Wednesday, April 21, 2010

The trail to Monte Tronador

15 hours on a bus from Mendoza to San Carlos de Bariloche left us hungry and short tempered, and the hostel bed at Marco-Polo Inn was a welcome pause in our trip to the base of Monte Tronador, the 3490m extinct volcano that serves as one of the majestic features of the Parque Nacional Nahuel Huapi.

Monte Tronador, her summit at such height it is nearly always obscured by cloud

This national park is one of several parks in Argentina's lake district, a beautiful and dynamic landscape of lakes, forests, mountains and glaciers. Bariloche is the main city in the lakes district, here around 100,000 people live on the banks of the enormous Lago Nahuel Huapi.

While Bariloche seemed like a nice enough place, we did not come here to see people and buildings. One night's rest after our arrival we obtained maps, food, water, propane gas and a vehicle and planned a rough travel route to explore the national park itself.

Our first real challenge was with the vehicle. In Argentina almost all cars, and undoubtedly all cars you can hire, have manual transmission. I have never driven a manual car before, and the last time Alix drove one was 15 years ago: when she had a few lessons. With an inspiring enthusiasm for adventure, Alix decided she would rise to the challenge and drive the manual car we hired on the steep, pothole-filled gravel roads winding through the mountains of the Parque Nacional.

Alix with the car at Playa Negra in the national park

Our first destination was Cascada Los Alerces, a crashing waterfall set between two lakes in a beautiful mountain forest. Our first camp site found us on a tiny knoll next to a rapid flowing river; resupply of fresh, sweet-tasting water was not going to pose a difficulty here.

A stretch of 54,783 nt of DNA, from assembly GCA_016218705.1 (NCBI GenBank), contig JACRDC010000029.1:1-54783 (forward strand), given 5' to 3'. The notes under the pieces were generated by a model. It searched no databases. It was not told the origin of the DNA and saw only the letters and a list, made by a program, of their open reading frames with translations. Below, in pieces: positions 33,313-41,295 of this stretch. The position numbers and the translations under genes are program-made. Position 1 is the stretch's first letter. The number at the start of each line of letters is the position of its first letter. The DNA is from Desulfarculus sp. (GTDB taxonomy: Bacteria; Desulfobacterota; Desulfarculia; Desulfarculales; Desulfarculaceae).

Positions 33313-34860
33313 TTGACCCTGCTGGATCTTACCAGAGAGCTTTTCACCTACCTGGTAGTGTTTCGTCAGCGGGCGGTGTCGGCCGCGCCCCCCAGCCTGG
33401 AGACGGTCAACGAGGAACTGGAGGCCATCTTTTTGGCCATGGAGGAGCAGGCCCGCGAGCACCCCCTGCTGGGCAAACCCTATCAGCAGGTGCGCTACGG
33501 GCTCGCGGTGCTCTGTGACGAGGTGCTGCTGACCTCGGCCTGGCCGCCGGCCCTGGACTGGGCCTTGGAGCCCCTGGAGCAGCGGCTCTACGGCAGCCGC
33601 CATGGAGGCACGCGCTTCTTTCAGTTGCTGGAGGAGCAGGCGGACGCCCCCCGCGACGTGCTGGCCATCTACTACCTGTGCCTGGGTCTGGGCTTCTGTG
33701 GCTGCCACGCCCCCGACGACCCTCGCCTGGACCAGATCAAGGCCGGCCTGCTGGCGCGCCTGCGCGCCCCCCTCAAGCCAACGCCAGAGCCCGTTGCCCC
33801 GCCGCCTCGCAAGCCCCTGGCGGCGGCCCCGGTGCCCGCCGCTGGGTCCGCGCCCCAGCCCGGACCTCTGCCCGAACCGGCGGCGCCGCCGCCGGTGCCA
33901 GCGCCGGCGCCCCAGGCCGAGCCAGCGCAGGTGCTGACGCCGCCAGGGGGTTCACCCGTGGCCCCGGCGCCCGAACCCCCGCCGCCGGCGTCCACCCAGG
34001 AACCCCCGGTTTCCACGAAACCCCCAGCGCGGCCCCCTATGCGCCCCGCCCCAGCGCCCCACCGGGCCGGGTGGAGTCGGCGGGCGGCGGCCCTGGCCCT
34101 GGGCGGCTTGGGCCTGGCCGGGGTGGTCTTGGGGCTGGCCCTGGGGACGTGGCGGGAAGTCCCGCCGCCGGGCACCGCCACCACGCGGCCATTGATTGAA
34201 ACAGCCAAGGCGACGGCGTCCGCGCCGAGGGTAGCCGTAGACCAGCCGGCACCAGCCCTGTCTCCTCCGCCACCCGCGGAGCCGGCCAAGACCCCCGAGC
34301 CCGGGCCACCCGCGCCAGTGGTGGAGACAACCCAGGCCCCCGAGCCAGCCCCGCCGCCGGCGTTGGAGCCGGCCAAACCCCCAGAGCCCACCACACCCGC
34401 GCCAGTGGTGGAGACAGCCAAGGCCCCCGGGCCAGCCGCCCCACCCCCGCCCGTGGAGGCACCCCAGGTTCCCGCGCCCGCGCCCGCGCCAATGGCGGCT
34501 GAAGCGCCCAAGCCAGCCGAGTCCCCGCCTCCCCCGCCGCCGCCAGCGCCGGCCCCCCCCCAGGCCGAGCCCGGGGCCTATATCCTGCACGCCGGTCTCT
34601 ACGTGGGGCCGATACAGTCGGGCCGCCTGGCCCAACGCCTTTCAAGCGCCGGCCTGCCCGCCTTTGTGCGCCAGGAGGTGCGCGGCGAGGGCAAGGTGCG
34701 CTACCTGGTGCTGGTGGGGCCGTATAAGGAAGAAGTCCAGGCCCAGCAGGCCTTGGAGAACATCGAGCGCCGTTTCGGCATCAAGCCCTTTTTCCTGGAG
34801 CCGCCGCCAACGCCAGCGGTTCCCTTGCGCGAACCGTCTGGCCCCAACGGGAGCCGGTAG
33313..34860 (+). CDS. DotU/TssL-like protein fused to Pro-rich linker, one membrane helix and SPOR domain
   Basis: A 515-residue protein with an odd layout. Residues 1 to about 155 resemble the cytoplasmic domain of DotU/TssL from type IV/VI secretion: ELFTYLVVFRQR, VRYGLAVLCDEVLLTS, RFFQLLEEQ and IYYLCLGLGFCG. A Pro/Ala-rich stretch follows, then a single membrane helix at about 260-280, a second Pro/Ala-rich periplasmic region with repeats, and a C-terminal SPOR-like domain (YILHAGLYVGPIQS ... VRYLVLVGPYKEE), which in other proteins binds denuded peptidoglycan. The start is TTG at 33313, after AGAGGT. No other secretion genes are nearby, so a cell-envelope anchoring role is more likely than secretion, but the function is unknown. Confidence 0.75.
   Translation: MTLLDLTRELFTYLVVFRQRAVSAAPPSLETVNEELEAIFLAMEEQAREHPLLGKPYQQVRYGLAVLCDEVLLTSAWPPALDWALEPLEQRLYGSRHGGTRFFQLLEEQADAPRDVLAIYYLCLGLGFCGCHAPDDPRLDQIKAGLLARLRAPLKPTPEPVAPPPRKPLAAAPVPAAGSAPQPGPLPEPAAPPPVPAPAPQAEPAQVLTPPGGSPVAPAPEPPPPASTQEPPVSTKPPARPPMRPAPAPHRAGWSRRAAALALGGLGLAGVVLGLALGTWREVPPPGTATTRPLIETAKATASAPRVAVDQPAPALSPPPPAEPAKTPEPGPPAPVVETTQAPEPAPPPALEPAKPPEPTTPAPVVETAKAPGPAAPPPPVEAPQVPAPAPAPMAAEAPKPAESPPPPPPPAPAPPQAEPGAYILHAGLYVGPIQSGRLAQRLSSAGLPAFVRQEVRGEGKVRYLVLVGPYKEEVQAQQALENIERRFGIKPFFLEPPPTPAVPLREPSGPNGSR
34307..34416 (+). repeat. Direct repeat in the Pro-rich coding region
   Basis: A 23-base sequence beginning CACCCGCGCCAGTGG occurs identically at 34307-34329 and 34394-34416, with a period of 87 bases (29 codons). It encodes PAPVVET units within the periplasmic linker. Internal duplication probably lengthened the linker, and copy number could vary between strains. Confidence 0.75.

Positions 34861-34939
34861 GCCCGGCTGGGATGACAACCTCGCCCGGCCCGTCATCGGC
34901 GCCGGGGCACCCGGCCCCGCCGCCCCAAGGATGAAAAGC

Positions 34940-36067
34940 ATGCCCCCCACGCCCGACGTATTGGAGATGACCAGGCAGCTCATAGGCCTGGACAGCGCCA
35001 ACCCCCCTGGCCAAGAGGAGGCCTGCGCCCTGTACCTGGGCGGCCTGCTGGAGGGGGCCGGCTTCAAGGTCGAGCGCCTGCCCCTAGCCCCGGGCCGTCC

The tent is up!

The view from our "balcony"

In the morning, we visited the waterfall itself. Fortified by a sleep-in and a leisurely breakfast at our night camp five minutes away, we felt vastly superior to the tourists who waddled, bleary-eyed from their tour bus. After the soporific 2-hour bus ride from Bariloche they must have endured to reach the waterfall that morning, the tourists had ten minutes or so to take a photo and get back on the bus for another sleepy journey to their next postcard moment in an otherwise long, minibus-riding day. In our first vlog you can see the grumpy face of an unimpressed tourist in the background behind Alix.

From the Cascada we continued climbing up the mountain road to our main destination at Monte Tronador. Her top obscured by the autumnal clouds, this enormous spire is a deceased volcanic goddess, she is attended in death by seven retreating glaciers and a thin but spectacular waterfall with the awesome name "Garganta Del Diablo"- the Throat of the Devil.

Looking up at the "Throat of the Devil"

Surrounded by beauty

Close to the base of the mountain inclement weather is no small matter. We quickly set up camp at Pampa Linda, the base camp of Mount Tronador before the temparature dropped to a few degrees celsius and the rain began a steady, unrelenting drizzle that lasted several days. Looking down on Pampa Linda from the lookout "Mirador De Valle" the next day, a brief break in the clouds cast a rainbow across the valley and brought out the local bird of prey- a small falcon named the chimango.

Alix looks towards Monte Tronador and the sound of approaching thunder

The steep, wet hike to Mirador De Valle was worth the view and the rainbow

A chimango comes out to see the sun

After a day's slog through the rain and wind in search of picturesque beauty that was drowned in the wet we left Mt Tronador cold, hungry, damp and satisfied, in search of a warm bed and some well deserved hot food.

In retrospect, our decision to camp out in the mountains in April was driven more by ignorance than bravery, more by our desire to extend beyond minibus tourism than by a true appreciation of the conditions we would encounter. What we did learn in the majesty of the mountains is that Monte Tronador is a sleeping beauty who is not to be visited whimsically.

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